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This Week in Genome Research: Jul 24, 2014

An international team led by investigators in the UK and Saudi Arabia used genome sequencing to characterize apicomplexan protozoan pests in the Eimeria genus that cause a deleterious intestinal disease known as coccidiosis in domestic chickens. The researchers sequenced and annotated the genomes of seven coccidiosis-causing Eimeria species, uncovering genomic features behind the parasites' features and interactions with their hosts. The analysis pointed to notable genomic features, too. For instance, the genomes contained sequences coding for a protein set that's exceptionally homopolymer repeat-rich and revealed retrotransposons in the Eimeria genomes (a first amongst apicomplexan protozoans).

Japanese researchers describe mutations they detected in a form of malignant bone tumor called chondrosarcoma and a related, non-cancerous condition called enchondroma. Through whole-genome sequencing on matched tumor and normal samples from 10 individuals with chondrosarcoma, the team saw several recurrent somatic mutations and structural changes in the chondrosarcomas, including frequent alterations affecting the skeletal development-related gene COL2A1 and genes coding for epigenetic regulators and activin signaling pathway members. The study's authors saw similar mutations when they did targeted sequencing on chondrosarcoma and enchondroma samples, suggesting similar epigenetic and genetic changes may be behind both conditions.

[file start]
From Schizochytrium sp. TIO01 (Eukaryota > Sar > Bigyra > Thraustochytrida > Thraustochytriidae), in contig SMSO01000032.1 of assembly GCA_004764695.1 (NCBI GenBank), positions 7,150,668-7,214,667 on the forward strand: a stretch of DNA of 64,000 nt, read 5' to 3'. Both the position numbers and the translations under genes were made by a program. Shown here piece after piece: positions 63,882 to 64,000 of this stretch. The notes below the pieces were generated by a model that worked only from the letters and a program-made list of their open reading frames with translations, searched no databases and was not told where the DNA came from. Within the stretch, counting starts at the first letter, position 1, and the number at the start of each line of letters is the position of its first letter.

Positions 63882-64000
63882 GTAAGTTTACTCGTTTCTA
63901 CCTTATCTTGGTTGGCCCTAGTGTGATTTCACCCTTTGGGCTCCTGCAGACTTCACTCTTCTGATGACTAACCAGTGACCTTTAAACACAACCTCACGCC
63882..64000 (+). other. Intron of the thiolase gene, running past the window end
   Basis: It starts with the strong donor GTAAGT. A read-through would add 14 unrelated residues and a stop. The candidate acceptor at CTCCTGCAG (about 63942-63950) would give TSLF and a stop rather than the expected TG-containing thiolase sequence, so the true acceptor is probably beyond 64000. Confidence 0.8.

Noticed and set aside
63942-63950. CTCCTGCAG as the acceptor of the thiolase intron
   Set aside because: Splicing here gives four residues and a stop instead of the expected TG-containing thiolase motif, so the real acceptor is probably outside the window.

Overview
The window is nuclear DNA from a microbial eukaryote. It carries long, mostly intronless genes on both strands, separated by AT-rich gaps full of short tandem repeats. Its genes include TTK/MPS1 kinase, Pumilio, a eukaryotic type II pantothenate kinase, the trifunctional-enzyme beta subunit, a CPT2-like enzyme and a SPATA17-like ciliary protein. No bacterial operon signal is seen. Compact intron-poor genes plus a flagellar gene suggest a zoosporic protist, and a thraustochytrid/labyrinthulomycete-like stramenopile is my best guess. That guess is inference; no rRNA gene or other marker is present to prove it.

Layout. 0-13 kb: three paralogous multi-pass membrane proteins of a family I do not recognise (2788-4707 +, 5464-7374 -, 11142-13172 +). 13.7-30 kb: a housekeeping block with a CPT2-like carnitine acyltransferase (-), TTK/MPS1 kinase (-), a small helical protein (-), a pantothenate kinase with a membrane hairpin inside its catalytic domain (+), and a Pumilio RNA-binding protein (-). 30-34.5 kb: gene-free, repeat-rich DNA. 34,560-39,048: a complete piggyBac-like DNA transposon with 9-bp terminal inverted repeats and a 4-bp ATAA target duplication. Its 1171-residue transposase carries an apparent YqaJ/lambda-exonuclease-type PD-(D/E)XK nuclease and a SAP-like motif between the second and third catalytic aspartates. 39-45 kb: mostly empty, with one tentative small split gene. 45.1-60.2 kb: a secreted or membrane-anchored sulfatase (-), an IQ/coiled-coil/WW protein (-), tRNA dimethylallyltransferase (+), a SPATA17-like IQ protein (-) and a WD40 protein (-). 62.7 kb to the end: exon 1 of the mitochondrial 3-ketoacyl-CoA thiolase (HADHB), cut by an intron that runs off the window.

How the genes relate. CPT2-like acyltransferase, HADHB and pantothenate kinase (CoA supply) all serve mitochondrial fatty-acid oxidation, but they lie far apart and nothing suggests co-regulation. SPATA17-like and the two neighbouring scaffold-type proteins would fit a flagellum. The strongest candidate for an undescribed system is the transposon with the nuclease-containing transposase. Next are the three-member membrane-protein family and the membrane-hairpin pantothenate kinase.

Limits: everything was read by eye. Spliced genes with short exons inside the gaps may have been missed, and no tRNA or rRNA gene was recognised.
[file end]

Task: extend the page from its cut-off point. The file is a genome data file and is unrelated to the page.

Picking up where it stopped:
Using Caenorhabditis elegans as a model organism, a UK-led team tracked the mutational processes that occurred over time in 17 populations of worms with defective DNA repair. The team did whole-genome sequencing on 183 worms from the populations that were either grown over many generations or treated with carcinogenic compounds. Results from the study revealed the baseline mutation rate in the worms, which remained unaltered over time, and highlighted the mutational signatures associated with various DNA damaging agents or events. From the patterns detected so far, the study's authors argue that "experimental model systems combined with genome sequencing can recapture and mechanistically explain mutational signatures associated with human disease."